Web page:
6.  Challenge the estimate:  Once the estimator has completed his analysis, the insurance company will send you a settlement offer.  While it may seem like a fair amount, you can be certain that it will not be the best offer you can get.  The insurance company is hoping you will accept this proposal, as most victims do, so that you can move forward with the repairs to your home.  If you can be patient, however, there are a number of tactics you can employ to achieve a larger settlement.  Put together a letter that clearly communicates why the settlement amount is too low.  Procure estimates from at least three contractors and use them to identify areas in which the insurance company estimates are off base.  If the total restoration costs in any of your contractors’ bids are higher than the insurance company’s offer, attach them to your letter.   

 

7.  Negotiate hard:  If you feel passionate about a particular item, but are shut down by the insurance company early on, request to have the issue classified as an open item.  This negotiating tactic can prove extremely effective for damaged fixtures you feel strongly about, but that you might not be able to make an argument for during the early stages of the claim.  You may gain leverage as negotiations continue since, at some point, your insurance agent will become increasingly eager to settle.  Insist on a visual inspection, which can communicate the damage more effectively than you may be able to communicate via phone conversations and photographs.  Prioritize your asks.  Enter into each call or meeting with a clear idea of which components of the settlement offer are ones you can live with, and which ones are clearly unacceptable.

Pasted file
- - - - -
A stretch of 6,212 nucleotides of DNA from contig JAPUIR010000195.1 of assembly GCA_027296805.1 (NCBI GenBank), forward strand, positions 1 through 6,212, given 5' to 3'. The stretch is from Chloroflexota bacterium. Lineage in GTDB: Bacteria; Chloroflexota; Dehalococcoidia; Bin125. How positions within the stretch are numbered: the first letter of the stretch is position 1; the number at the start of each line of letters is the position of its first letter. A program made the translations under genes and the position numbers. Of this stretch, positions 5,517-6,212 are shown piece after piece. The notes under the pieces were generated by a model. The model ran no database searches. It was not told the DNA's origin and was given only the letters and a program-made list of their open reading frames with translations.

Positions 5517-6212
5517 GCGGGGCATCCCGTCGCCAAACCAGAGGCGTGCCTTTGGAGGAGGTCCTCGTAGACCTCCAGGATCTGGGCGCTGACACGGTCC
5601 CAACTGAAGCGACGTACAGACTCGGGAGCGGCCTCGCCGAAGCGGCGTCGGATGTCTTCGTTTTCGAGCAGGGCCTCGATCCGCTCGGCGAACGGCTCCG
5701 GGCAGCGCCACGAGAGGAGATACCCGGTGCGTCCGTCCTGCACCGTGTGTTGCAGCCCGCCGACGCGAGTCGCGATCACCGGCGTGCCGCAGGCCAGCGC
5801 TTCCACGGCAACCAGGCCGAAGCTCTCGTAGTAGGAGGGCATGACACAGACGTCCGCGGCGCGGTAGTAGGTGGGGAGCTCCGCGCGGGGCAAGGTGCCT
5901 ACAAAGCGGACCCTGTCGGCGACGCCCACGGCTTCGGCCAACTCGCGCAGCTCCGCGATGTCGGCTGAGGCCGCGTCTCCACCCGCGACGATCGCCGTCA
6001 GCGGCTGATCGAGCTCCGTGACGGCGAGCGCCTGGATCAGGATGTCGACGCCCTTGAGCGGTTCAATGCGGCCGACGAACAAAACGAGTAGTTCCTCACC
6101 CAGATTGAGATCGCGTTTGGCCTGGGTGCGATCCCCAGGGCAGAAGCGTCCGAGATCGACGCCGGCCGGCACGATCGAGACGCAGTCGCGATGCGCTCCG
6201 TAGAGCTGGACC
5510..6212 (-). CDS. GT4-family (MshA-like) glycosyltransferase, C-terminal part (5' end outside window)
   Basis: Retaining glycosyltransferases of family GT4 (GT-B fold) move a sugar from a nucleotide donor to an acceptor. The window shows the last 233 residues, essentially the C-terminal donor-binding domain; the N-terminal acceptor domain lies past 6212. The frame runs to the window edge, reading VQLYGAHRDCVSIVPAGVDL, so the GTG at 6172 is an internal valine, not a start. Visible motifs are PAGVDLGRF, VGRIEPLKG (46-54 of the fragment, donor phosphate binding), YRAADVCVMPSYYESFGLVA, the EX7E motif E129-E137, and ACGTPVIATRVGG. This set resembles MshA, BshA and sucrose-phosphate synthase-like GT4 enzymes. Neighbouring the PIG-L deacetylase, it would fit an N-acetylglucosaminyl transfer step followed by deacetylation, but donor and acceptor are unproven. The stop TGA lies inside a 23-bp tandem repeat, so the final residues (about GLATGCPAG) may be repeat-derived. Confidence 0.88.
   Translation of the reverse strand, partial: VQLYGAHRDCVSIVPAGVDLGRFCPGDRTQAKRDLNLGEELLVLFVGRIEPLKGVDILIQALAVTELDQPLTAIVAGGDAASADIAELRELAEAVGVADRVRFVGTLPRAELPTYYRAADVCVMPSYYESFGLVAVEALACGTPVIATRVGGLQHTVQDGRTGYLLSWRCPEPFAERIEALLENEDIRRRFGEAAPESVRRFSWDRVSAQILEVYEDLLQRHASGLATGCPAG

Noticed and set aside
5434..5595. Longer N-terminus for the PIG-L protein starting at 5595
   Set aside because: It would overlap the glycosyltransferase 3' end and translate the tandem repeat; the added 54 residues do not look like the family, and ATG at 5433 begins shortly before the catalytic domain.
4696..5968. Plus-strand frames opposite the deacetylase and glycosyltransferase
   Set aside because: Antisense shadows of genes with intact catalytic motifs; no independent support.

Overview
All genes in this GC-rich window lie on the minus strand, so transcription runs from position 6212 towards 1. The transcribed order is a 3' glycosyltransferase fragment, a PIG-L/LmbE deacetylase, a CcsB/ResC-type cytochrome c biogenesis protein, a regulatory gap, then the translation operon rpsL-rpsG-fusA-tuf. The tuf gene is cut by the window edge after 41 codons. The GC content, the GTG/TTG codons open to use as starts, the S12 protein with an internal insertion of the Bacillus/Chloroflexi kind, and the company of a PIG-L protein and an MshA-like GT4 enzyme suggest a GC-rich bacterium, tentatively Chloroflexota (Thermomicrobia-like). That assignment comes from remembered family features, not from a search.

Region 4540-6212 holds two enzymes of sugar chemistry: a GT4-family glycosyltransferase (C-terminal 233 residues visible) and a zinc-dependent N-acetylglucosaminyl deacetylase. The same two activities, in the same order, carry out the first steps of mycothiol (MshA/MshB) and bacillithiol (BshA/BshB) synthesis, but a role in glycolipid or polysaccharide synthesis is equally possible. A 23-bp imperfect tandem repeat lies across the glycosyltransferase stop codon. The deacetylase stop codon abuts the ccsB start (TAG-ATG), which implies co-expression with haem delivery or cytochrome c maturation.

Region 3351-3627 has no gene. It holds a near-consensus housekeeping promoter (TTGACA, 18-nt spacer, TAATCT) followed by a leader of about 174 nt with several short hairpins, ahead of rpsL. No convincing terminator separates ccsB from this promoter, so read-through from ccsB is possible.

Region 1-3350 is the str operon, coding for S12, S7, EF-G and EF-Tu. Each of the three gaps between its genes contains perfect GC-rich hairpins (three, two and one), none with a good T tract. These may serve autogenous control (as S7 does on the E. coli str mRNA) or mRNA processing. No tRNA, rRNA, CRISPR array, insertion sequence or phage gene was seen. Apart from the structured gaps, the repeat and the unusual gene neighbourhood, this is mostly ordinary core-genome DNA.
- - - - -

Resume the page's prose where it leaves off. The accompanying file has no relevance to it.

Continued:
8.  Engage professional help:  If the insurance company does not revise its offer, and the claim is filed under your homeowner’s insurance policy (as opposed to a third party’s liability policy), you can hire an independent public adjuster for a few hundred dollars.  The public adjuster will survey the damage and give you an unbiased assessment of your repair costs.  If your public adjuster’s analysis is not successful in influencing the insurance company, you may be able to bring the matter to arbitration.  Ask for a copy of the policy’s arbitration clause.  If arbitration should fail, you can threaten to initiate a lawsuit.  Keep in mind, however, that once you’ve made the decision to have an attorney represent you, you are no longer permitted to engage in direct contact with the insurance company.  Another option is to file a complaint through the National Association of Insurance Commissioners at http://www.naic.org.  An agent will be assigned to your case and will contact the insurance company to probe into your claim. 

 

9.  Request a supervisor:  If you are generally unsatisfied with your experience, it will pay great dividends to request that a supervisor be assigned to your claim.  This will generate a greater sense of urgency on the insurance agency’s part.   Because supervisors have a greater amount of authority with which to negotiate, they are also more likely to compromise with you. 

 

10.  Beware of the release: Never sign a release until you are completely satisfied that you have been fully compensated for your loss.  Once you sign a release, even if additional expenses should arise during the restoration of your home, you forfeit the right to be compensated for any further damage. 

 

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2 Responses to “Negotiating Insurance Claims”

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    Peter Quinn